Chino Moreno + Shaun Lopez = Crosses

Two Sacto buddies of Far and Deftones fame form a cool new side project

Chino Moreno (left) and Shaun Lopez, two former Sacto dudes, now Los Angeles buds with a budding side project.

Chino Moreno (left) and Shaun Lopez, two former Sacto dudes, now Los Angeles buds with a budding side project.

Crosses plays Friday, February 3, with Dawn Golden, Rosy Cross and Secret Empire at Ace of Spades, 1409 R Street; 7 p.m.; $20. Download Crosses’ second EP, EP †† at

It’s a great little success story on the side: Shaun Lopez has a studio in Burbank. Chino Moreno of Deftones is his neighbor. The duo get together, put out six songs for free on the Internet under the moniker Crosses, and the music—minimal and industrial, but with pop and experimental flourishes—blows up online. “You can’t ask for more than that,” Lopez told SN&R on a conference call with Moreno last week. The band plays its hometown this week, and has a second EP now on its website. Here’s what’s up:

When you guys come back to Sac, is there anywhere you just have to go to?

Chino Moreno: Well, you know we have to go to Jimboy’s [Tacos].

Shaun Lopez: Yeah, Jimboy’s.

Moreno: That’s definitely the spot, 29th Street. But there are tons of places I miss in Sacto. But recently, I’ve noticed that Sacramento has become more and more of a foodie place. … When I come back to Sac these days, it’s time to grub it up.

I think the local music scene would like to grow like our food scene.

Lopez: When I lived there, five or six years ago, even then I didn’t know what was going on. But I did notice—and people say the same thing—a lack of all-ages venues.

Moreno: We were lucky to come up in a time—when Deftones and Far were playing—when there were a lot of touring and regional bands coming through and playing these small clubs, which we were able to witness as kids and be influenced by.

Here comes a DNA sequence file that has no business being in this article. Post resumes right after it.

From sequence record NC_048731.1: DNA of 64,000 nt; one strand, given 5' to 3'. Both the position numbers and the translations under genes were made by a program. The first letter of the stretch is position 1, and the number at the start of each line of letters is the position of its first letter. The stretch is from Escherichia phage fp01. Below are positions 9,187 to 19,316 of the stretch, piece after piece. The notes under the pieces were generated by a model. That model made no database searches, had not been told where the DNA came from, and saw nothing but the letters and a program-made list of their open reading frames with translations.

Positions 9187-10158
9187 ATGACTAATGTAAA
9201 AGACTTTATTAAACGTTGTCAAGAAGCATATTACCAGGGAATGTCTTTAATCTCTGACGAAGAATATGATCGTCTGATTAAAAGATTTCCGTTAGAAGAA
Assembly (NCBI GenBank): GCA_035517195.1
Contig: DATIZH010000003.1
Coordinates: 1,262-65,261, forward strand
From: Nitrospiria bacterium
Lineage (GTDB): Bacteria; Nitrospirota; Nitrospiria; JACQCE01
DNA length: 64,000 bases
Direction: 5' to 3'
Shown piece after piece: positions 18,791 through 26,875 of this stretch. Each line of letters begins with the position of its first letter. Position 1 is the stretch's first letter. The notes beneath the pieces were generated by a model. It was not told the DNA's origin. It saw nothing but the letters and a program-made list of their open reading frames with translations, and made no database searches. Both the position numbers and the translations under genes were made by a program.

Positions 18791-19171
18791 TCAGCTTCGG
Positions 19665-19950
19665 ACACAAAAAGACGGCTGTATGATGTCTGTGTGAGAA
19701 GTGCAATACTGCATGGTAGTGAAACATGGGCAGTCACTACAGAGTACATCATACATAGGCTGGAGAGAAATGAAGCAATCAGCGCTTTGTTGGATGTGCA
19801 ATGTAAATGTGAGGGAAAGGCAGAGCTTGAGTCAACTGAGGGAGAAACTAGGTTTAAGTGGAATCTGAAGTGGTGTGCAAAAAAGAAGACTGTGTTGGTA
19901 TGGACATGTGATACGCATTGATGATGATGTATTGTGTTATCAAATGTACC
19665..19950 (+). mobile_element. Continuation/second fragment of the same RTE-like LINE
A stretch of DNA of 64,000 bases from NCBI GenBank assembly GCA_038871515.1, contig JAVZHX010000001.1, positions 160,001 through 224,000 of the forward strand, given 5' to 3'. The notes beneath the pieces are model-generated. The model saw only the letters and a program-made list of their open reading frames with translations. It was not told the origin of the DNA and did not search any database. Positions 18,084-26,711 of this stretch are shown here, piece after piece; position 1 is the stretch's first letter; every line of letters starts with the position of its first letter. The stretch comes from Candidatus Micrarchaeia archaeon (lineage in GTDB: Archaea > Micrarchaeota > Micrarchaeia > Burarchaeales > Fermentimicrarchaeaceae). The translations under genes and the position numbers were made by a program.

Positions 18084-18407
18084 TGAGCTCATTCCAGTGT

Did you like the music scene here as a kid, or did you shit talk it?

Moreno: I always thought Sacto had a great music scene, and my favorite part about it was that it wasn’t a scene where there was just one type of band. There was a big melting pot of different types of music, and it was good in all genres.

It feels like the best scenes grow out of illegal venues.

Moreno: When I was in high school, we’d play a bunch of, like, warehouse parties. I think we might have played some shows with Far together back in the day. Keggers or whatever in warehouses, and barbecues and stuff like that. That’s how we started out.

Our first Deftones show was playing in someone’s backyard with barbecue. And those things are always fun. They may get broken up, or whatever—even before we got to play. Or we’d play one song and [neighbors would] call the cops. But I guess that was kind of the fun. It was a youthful time.

You guys are neighbors in Los Angeles, right?

Moreno: Actually, when I first moved in out here, literally our backyards met up. Now I live about 10 blocks away.

You guys put out both of Crosses’ releases as EPs, with five or six songs on each. Is the full-length album straight-up dead or what?

Lopez: I wouldn’t say dead. There are albums that still come out that can still hold my attention.

Moreno: Especially in the last four years, everything has been a lot more singles-driven. … A lot of albums are kind of filler. It’s rare that you find records now that all the way through are just great. But I still try to do that.

But the model has totally changed since you were 20 and playing in Sacto. Now, a band like Sacto’s Death Grips can just do whatever and, maybe, move thousands of downloads or even play Coachella Valley Music and Arts Festival.

Lopez: It’s great to see stuff like that with Death Grips, and, honestly, the way this has gone, I never would have expected that it would have played out this well.

Oh yeah, why not?

Lopez: It was really exciting, but also somewhat scary to release the first EP for free. Something that we had spent time on and money on, and just to give it away for free was, “Are you sure you want to do this?”